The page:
Few high school students associate mathematics with playfulness. In this paper, we offer a series of lessons focused on the underlying algebraic structures of the Rubik's Cube. The Rubik's Cube offers students an interesting space to enjoy the playful side of mathematics, while appreciating mathematics otherwise lost in routine experiences.
Amanda Milewski and Daniel Frohardt
Stephanie M. Butman
Research on students' learning has made it clear that learning happens through an interaction with others and through communication. In the classroom, the more students talk and discuss their ideas, the more they learn. However, within a one-hour period, it is hard to give everyone an equal opportunity to talk and share their ideas. Organizing students in groups distributes classroom talk more widely and equitably (Cohen and Lotan 1997).
Agida G. Manizade and Marguerite M. Mason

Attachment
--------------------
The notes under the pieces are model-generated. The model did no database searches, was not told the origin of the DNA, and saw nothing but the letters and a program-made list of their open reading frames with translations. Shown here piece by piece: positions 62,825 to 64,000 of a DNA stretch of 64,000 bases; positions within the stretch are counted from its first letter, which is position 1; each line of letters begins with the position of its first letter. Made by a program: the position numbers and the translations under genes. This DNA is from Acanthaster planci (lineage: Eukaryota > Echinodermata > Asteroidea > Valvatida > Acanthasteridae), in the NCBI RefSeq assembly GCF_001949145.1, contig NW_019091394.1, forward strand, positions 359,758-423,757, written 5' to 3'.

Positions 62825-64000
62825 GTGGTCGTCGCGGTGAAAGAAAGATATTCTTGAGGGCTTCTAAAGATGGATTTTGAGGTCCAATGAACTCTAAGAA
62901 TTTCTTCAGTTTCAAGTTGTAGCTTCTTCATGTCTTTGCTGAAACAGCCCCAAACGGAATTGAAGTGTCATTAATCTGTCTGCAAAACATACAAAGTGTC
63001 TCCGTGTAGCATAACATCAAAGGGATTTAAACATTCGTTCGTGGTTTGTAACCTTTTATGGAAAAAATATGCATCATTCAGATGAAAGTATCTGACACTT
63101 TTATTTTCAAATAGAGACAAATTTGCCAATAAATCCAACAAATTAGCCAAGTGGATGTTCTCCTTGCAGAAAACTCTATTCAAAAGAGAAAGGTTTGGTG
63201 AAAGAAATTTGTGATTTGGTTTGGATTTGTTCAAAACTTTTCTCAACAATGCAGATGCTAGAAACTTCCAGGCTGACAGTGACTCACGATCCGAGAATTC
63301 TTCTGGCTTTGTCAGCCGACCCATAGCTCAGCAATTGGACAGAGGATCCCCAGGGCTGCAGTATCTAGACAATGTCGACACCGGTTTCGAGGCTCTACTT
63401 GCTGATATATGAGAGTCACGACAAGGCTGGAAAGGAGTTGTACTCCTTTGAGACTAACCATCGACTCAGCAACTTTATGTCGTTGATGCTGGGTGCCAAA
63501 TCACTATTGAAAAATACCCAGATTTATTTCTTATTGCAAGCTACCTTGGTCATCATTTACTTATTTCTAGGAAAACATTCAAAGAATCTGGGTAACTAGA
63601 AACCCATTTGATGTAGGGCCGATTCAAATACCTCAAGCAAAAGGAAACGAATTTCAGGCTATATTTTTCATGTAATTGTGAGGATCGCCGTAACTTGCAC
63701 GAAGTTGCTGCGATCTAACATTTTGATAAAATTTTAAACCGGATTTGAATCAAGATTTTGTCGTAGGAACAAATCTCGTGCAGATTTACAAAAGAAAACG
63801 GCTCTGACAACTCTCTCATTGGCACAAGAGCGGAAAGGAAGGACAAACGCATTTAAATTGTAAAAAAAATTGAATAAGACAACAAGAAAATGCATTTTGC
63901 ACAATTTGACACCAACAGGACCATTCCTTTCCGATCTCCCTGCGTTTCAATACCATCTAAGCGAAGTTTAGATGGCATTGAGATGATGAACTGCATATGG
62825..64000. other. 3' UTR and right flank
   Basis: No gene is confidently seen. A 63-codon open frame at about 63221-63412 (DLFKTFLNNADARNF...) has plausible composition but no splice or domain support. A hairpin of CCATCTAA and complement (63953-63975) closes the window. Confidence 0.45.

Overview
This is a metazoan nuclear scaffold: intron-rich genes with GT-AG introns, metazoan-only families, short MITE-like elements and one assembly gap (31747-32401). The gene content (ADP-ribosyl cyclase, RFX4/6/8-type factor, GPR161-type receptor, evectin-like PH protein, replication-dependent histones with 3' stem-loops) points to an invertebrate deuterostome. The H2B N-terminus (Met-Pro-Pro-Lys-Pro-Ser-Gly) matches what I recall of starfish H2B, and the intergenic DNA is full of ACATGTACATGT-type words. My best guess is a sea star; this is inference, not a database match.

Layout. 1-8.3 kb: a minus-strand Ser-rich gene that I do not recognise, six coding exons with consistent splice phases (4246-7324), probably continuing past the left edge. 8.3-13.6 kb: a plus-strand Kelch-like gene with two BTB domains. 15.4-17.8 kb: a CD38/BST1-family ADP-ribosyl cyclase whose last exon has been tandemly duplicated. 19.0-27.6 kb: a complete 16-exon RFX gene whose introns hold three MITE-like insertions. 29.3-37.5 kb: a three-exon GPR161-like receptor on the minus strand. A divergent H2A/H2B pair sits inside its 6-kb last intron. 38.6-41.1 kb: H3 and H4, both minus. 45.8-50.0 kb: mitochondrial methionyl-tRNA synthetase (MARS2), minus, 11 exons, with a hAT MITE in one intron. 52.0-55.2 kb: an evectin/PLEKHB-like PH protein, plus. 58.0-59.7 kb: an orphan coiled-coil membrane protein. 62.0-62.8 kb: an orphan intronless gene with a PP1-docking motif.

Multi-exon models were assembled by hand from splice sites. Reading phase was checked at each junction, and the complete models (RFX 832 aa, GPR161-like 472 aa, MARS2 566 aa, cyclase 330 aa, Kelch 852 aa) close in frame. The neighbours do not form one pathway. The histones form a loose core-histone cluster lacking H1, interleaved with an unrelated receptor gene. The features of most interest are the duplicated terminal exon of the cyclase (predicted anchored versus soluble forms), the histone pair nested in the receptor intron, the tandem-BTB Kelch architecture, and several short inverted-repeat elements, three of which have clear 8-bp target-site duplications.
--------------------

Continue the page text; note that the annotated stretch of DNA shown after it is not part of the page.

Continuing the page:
When calculating the area of a trapezoid, students use a range of problem-solving strategies and measurement concepts.
Sherri Ann Cianca
Communicating reasoning and constructing models fold nicely into a geometry activity involving the building of nesting boxes.
Bobson Wong and Larisa Bukalov
Parallel geometry tasks with four levels of complexity involve students in writing and understanding proof.
Tutita M. Casa
This instructional tool helps students engage in discussions that foster student reasoning, then settle on correct mathematics.
research matters for teachers
Kristen N. Bieda and Jerilynn Lepak
Research explores how to help students build from, instead of building with, examples when justifying mathematical ideas.
Derek A. Stiffler
Exploring even something as simple as a straight-line graph leads to various mathematical possibilities that students can uncover through their own questions.
Carol J. Bell
Reasoning and Proof is one of the process standards set forth in NCTM's principles and standards for school mathematics (2000).